MEDIA RELEASE: UN Scientists Warn Major Water Changes

King Tide Flooding in Vancouver on November 2018. Photo Credit: KevinCGriffin / Twitter

MEDIA RELEASE: UN Scientists Warn Major Water Changes

Media Contact: Cathy Orlando, , 705-929-4043

SUDBURY, ON: A UN Report released yesterday warns oceans are set to unleash misery on a global scale if carbon pollution is not brought to heel.

The latest report, prepared by over 100 scientists of the Intergovernmental Panel on Climate Change (IPCC), reviews the latest scientific knowledge on the global climate emergency in relation to oceans and frozen zones. It completes a quartet of UN reports released in the past twelve months highlighting the consequences of exceeding 1.5 degrees Celsius of global heating, which is all but locked in.

“This latest IPCC report reminds us that the consequences of our climate emergency are exponentially more severe if we as a collective do not change our priorities now,” says Cathy Orlando, National Director of Citizens’ Climate Lobby Canada. “The good news is we can change the way we engage with our democracy now for an exponentially more liveable world.”

The report warns of climate impacts that have accelerated and will continue to accelerate in the absence of additional policies to combat climate change, including sea level rise, decline in fish and shellfish stocks, increasing superstorm intensity, increasing ocean acidification and warming, and melting permafrost, which will unleash even more greenhouse gases to accelerate global heating even further. The report also highlights that these effects disproportionately affect the well-being and culture of Indigenous Peoples while efforts to adapt to the climate crisis have benefited from the inclusion of Indigenous and local knowledge

Earth has already experienced a 1-degree Celsius average increase in global heating since pre-industrial times. It was estimated in the IPCC Special Report on 1.5 Degrees Global Warming that by 2030, global greenhouse gas pollution emitted needs to reduce by about half in order to have a 50/50 chance of meeting the Paris Agreement goals, which are to keep global heating well below 2 degrees Celsius and to “pursue efforts” to limit global heating to 1.5 degrees Celsius.

Climate Action Tracker (CAT) is an independent scientific analysis that tracks and categorizes countries based on their progress towards the Paris Agreement goals. From 2011 to 2016, Canada was in the “highly insufficient” CAT category. In 2017, Canada moved into the “insufficient” category.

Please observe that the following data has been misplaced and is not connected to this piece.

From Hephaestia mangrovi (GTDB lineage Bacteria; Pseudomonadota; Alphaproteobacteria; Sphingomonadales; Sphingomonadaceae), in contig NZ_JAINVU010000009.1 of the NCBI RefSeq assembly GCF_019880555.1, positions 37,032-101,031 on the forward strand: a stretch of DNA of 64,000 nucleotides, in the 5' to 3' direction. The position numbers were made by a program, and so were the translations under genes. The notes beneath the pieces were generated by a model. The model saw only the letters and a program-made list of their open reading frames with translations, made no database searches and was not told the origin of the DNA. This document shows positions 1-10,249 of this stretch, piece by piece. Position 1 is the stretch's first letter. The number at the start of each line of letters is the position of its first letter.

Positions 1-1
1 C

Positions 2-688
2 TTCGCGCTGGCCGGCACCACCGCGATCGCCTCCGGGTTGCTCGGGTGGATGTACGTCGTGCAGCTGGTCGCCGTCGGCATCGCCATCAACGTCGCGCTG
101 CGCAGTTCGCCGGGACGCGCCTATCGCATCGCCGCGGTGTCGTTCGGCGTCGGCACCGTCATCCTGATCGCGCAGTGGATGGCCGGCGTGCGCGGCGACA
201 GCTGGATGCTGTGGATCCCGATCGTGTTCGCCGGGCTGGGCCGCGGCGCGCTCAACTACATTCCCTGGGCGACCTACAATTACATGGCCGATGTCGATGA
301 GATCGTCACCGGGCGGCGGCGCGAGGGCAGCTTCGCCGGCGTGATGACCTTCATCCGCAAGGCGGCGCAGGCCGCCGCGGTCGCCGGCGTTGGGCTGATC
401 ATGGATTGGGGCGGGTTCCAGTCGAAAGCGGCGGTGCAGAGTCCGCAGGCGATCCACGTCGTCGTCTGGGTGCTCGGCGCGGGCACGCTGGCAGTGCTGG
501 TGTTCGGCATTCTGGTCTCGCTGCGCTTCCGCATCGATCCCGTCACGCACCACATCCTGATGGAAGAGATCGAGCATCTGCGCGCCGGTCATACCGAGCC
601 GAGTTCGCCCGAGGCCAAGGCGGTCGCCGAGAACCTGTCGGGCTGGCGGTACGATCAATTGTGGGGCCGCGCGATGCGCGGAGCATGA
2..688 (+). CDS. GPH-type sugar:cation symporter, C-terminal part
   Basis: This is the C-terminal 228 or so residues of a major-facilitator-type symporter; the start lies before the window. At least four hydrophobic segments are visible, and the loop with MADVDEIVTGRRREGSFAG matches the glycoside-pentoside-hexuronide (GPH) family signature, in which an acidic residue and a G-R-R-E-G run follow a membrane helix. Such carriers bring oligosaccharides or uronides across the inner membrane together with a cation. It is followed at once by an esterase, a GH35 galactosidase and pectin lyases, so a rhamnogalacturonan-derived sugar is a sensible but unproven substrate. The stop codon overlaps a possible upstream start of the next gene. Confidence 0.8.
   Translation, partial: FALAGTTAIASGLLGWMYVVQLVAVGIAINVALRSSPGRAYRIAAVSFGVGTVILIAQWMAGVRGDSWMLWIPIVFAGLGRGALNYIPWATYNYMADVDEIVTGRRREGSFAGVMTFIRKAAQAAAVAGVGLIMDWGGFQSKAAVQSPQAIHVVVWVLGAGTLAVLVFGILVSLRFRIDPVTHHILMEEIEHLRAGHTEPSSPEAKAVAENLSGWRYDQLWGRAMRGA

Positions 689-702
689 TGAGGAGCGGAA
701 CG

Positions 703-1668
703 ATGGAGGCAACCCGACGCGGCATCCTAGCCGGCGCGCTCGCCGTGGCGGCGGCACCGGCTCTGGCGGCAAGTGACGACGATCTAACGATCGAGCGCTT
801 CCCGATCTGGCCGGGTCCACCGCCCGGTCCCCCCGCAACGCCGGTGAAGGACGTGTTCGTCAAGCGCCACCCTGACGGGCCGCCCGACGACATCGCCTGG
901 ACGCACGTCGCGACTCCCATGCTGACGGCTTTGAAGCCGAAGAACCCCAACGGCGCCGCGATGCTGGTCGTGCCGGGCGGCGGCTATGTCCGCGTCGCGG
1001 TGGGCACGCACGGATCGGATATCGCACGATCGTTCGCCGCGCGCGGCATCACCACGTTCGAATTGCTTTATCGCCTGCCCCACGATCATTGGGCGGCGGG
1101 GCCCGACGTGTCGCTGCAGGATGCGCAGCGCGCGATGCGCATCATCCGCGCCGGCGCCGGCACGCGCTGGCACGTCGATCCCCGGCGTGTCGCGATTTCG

According to CAT, Canada’s current Paris Agreement pledge of reducing greenhouse gas emissions by 27% by 2030 is consistent with a path to 2 to 3-degree Celsius global heating. This scenario would be catastrophic for humans and millions of other species.

Climate change is poised to be a top election issue this October. An August 2019 online survey from the Angus Reid Institute estimates that seven-in-ten Canadians say climate change should be a top priority for whichever party forms government after the October federal election. In August 2018, Greta Thunberg, a 16-year old from Sweden, also sparked a global climate movement of youth striking from school called Fridays For Future. Fridays For Future strikes have been registered in 213 Canadian cities for the week of September 20 to 27, culminating in a general strike on September 27 which Thunberg has invited everyone to join.

Economists widely agree that the most effective single policy tool for reducing greenhouse gas pollution is a gradually increasing price on carbon-based fossil fuels such as oil and gas. More than 3500 economists have signed an open letter endorsing pricing carbon coupled with rebates to households to protect families from increased energy costs.

The provincial governments of Ontario, New Brunswick, Manitoba, and Saskatchewan opted against pricing carbon so the federal government applied a backstop carbon price coupled with 90% of the revenues returned as household rebates, making at least eight in ten households better off. However, the federal government has only committed to gradually increasing carbon pricing to $50 per tonne of carbon emissions until 2022. The government’s own study shows current policies will only get Canada halfway to its Canada’s Paris Agreement greenhouse gas reduction pledge, rated as insufficient by CAT.

“In spite of the warnings, I am grateful for our democracy,” says Orlando. “When we engage in our democracy through voting and sustained collective action, we make acting credibly on climate a winner in politics. Part of a credible and cost-effective climate plan is to make science-based emissions targets the law of the land and increasing carbon pricing past 2022,” says Orlando. “When it comes to cultivating a liveable Earth, Greta Thunberg said it so clearly and eloquently: unite behind the science.”